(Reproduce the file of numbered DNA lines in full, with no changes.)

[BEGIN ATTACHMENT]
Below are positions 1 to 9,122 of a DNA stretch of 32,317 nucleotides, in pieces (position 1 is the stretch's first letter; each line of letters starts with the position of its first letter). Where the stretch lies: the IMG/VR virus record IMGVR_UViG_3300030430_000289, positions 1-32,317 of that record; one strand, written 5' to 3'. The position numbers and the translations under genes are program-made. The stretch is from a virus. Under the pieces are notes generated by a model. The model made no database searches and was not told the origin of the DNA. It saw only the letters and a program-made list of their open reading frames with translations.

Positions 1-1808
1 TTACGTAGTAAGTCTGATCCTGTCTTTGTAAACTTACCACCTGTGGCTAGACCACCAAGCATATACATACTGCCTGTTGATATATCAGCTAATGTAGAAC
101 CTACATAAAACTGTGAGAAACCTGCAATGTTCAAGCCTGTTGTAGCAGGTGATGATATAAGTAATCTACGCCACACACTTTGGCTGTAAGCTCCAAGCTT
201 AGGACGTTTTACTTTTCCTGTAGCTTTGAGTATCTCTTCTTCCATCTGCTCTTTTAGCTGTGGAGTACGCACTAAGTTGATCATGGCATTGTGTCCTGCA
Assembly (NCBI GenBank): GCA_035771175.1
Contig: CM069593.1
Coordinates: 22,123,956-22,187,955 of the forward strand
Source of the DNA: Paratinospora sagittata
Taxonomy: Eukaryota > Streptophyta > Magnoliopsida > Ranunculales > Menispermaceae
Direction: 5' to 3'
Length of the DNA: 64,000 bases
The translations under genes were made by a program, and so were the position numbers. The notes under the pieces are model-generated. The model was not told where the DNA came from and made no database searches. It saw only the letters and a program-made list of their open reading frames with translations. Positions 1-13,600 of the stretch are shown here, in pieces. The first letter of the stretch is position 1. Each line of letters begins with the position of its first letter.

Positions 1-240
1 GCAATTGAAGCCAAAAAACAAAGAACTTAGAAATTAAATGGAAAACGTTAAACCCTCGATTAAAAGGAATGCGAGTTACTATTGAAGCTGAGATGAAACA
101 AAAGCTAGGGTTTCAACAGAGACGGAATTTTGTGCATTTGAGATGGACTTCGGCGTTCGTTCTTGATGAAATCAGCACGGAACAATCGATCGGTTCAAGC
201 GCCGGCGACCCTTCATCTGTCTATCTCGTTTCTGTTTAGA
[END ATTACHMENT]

Below are positions 1 to 9,122 of a DNA stretch of 32,317 nucleotides, in pieces (position 1 is the stretch's first letter; each line of letters starts with the position of its first letter). Where the stretch lies: the IMG/VR virus record IMGVR_UViG_3300030430_000289, positions 1-32,317 of that record; one strand, written 5' to 3'. The position numbers and the translations under genes are program-made. The stretch is from a virus. Under the pieces are notes generated by a model. The model made no database searches and was not told the origin of the DNA. It saw only the letters and a program-made list of their open reading frames with translations.

Positions 1-1808
1 TTACGTAGTAAGTCTGATCCTGTCTTTGTAAACTTACCACCTGTGGCTAGACCACCAAGCATATACATACTGCCTGTTGATATATCAGCTAATGTAGAAC
101 CTACATAAAACTGTGAGAAACCTGCAATGTTCAAGCCTGTTGTAGCAGGTGATGATATAAGTAATCTACGCCACACACTTTGGCTGTAAGCTCCAAGCTT
201 AGGACGTTTTACTTTTCCTGTAGCTTTGAGTATCTCTTCTTCCATCTGCTCTTTTAGCTGTGGAGTACGCACTAAGTTGATCATGGCATTGTGTCCTGCA
Assembly (NCBI GenBank): GCA_035771175.1
Contig: CM069593.1
Coordinates: 22,123,956-22,187,955 of the forward strand
Source of the DNA: Paratinospora sagittata
Taxonomy: Eukaryota > Streptophyta > Magnoliopsida > Ranunculales > Menispermaceae
Direction: 5' to 3'
Length of the DNA: 64,000 bases
The translations under genes were made by a program, and so were the position numbers. The notes under the pieces are model-generated. The model was not told where the DNA came from and made no database searches. It saw only the letters and a program-made list of their open reading frames with translations. Positions 1-13,600 of the stretch are shown here, in pieces. The first letter of the stretch is position 1. Each line of letters begins with the position of its first letter.

Positions 1-240
1 GCAATTGAAGCCAAAAAACAAAGAACTTAGAAATTAAATGGAAAACGTTAAACCCTCGATTAAAAGGAATGCGAGTTACTATTGAAGCTGAGATGAAACA
101 AAAGCTAGGGTTTCAACAGAGACGGAATTTTGTGCATTTGAGATGGACTTCGGCGTTCGTTCTTGATGAAATCAGCACGGAACAATCGATCGGTTCAAGC
201 GCCGGCGACCCTTCATCTGTCTATCTCGTTTCTGTTTAGA